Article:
Summary: Our giving should be joyful and uncoerced, and we should be thankful for the opportunity to give

The Giver God Loves

Dr. Russell K. Tardo

Scripture Reference: 2 Corinthians 9:6-7.

The subject of giving is one that I don't often address. Unfortunately, the subject of giving is so frequently and widely taught these days that many Christians have grown weary at the prospect of hearing another message on giving. Just as the subject of giving has been overly emphasized by some, it is also possible to go to the opposite extreme by neglecting the subject altogether. A balance should be maintained in every sense but giving is a very important subject. It is especially important during times of economic difficulty when people feel it would be foolish and even extravagant to be generous. However, giving is quite relevant and as Christians, it is our responsibility as stewards of God's resources.

- Sowing and Reaping -

6But this I say, He which soweth sparingly shall reap also sparingly; and he which soweth bountifully shall reap also bountifully. 7Every man according as he purposeth in his heart, so let him give; not grudgingly, or of necessity: for God loveth a cheerful giver.

We believe in an inspired Bible and we know that Paul spoke by inspiration of the Holy Spirit. In this passage, Paul says that God loves a cheerful giver, not a begrudging, grasping or reluctant giver. He's talking here about a happy giver who considers it an honor and privilege to give.

This congregation knows that we don't make giving a major focus of attention. While we do pass the offering plate, no one gives a 20-minute preliminary lecture on giving before the plate is passed. No one stands over the plate to see how much each person puts in the plate. As pastor, I don't know how much each individual contributes; thankfully, I have someone who takes care of that phase of the church ministry. Therefore I am not influenced by the size of any person's contributions or lack of contributions. I leave all the conditions surrounding each person's giving to that individual and the Holy Spirit. While I disassociate myself from the giving practices of membership there is one that does know and He's the one to whom we all answer. Is that New Testament or is it not?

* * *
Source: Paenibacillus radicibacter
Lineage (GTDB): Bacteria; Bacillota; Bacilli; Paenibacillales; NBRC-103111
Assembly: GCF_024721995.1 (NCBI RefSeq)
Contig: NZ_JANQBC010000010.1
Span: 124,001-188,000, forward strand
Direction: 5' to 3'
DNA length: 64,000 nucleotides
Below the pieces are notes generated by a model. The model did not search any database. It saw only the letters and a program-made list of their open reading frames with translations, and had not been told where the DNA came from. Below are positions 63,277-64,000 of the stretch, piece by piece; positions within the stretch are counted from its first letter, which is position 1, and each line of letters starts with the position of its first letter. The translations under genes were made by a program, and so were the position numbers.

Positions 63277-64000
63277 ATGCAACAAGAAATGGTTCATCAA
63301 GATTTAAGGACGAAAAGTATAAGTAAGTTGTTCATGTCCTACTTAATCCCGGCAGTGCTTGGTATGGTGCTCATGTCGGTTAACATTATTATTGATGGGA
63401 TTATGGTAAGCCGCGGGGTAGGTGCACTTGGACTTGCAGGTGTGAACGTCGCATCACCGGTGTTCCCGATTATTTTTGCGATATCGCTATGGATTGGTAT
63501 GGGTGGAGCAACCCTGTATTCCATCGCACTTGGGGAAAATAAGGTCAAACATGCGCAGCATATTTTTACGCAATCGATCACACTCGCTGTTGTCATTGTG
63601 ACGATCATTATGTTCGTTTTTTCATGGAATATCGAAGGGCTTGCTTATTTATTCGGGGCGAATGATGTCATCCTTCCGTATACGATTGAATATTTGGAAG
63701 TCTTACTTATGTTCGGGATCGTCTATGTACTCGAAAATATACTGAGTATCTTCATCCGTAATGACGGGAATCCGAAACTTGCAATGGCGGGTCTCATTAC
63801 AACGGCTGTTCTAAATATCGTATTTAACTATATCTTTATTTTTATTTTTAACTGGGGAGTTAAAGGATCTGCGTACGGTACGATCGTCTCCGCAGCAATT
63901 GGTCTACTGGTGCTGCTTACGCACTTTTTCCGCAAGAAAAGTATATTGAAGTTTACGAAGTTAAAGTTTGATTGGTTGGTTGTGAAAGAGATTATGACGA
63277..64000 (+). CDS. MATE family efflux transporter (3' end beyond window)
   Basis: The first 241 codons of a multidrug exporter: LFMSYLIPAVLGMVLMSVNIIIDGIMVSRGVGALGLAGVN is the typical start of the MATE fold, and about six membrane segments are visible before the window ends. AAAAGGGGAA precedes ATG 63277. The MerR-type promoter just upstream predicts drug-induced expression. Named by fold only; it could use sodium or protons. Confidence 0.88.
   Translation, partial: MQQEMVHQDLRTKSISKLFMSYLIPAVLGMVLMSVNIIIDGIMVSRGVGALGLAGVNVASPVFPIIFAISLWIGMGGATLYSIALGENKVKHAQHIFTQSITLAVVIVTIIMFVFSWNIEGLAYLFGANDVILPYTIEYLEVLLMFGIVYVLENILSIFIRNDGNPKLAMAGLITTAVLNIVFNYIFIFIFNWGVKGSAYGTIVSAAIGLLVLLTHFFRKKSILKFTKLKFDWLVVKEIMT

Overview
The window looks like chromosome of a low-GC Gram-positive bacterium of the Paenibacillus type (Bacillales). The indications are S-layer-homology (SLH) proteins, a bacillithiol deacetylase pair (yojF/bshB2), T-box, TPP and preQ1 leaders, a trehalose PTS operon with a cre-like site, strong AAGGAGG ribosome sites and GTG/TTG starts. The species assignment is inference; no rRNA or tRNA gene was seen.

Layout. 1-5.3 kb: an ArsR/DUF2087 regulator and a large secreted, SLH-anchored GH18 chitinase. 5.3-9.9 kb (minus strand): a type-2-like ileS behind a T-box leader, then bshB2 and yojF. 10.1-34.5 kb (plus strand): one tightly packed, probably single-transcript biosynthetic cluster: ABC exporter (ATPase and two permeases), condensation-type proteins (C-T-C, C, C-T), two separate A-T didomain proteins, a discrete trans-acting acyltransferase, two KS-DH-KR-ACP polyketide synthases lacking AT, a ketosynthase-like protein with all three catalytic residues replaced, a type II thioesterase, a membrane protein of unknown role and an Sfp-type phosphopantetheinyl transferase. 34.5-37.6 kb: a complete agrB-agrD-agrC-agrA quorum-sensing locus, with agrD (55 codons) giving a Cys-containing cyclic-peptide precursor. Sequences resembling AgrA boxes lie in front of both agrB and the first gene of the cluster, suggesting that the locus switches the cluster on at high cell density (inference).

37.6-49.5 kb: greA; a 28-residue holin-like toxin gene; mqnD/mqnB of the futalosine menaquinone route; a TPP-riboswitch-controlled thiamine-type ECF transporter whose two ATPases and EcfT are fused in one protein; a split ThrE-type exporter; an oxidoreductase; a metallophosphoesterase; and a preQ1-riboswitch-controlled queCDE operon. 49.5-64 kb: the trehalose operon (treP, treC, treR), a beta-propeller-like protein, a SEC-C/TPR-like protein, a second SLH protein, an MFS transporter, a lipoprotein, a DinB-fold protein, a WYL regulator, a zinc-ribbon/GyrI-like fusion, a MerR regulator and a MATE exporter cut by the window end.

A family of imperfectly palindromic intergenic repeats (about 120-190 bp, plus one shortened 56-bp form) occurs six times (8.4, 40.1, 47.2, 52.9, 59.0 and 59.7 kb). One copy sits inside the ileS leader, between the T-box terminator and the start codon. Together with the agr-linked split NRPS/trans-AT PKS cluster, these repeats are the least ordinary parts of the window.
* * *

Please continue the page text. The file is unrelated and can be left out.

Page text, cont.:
Looking again at verse 6, what does the word sparingly mean? The word means frugally, to sow little. God is the one who anointed Paul to use the illustration of a farmer who is sowing his field. The picture here is that of one who sows sparingly, having only a few grains of seed in hand. He takes each seed individually and then cautiously decides just where he is going to put that one seed. This farmer is sowing sparingly which means a little, not much. Consequently, his harvest will reflect that he sowed sparingly. On the other hand, the one who sows bountifully which means with a full hand is scattering seed by generous handfuls. In proportion to his dispersion of seed, this farmer will reap a bountiful harvest.

- What is your motive for giving? -

On the one hand, we have the man who is reluctant to give and gives only begrudgingly fearful that if he doesn't someone will take note. Givers are not to give regretfully harboring wrong thoughts and motives. God doesn't want us to be that kind of giver. There's another phrase used in that verse, i.e., of necessity which means because we have to. The Christian is not to give because he has to. In fact, just the opposite should be true. Each of us should give because we want to. We should give and consider it a privilege to give to God's kingdom and we should express that sentiment to the Lord.

The Bible says that we're not to give grudgingly or out of necessity. Giving is not a legal requirement. No one has to give anything, but the Bible says if we sow little, we reap little; if we sow bountifully, we reap bountifully. God loves the cheerful giver whose motive for giving is simply a grateful heart. God loves the one who considers it a joy to give and gives with a happy attitude and countenance. The gifts are designated for the work of the Lord, the propagation of the gospel and the sustenance of the church and ministry.

I've been pastoring since 1981 . . . a few years now and I've come to know some people who have very strange ideas about giving. Some are happiest when they don't give at all while others are happiest when they give generously. There is, of course, every type of person falling somewhere between those two extremes. There are Christians who believe they must tithe explicitly and to the penny. There are others who reason that since tithing is not law, they really don't have to give at all. There are folks who are quite stingy in their giving while others give freely. There are yet others who give on impulse and whim with the notion that they give only when moved by the Spirit which I've come to discover is quite infrequently. There are also those who give regularly, consistently and generously. It's impossible to categorize givers for there are some who are quite poor who give generously while others who have plenty give virtually nothing.

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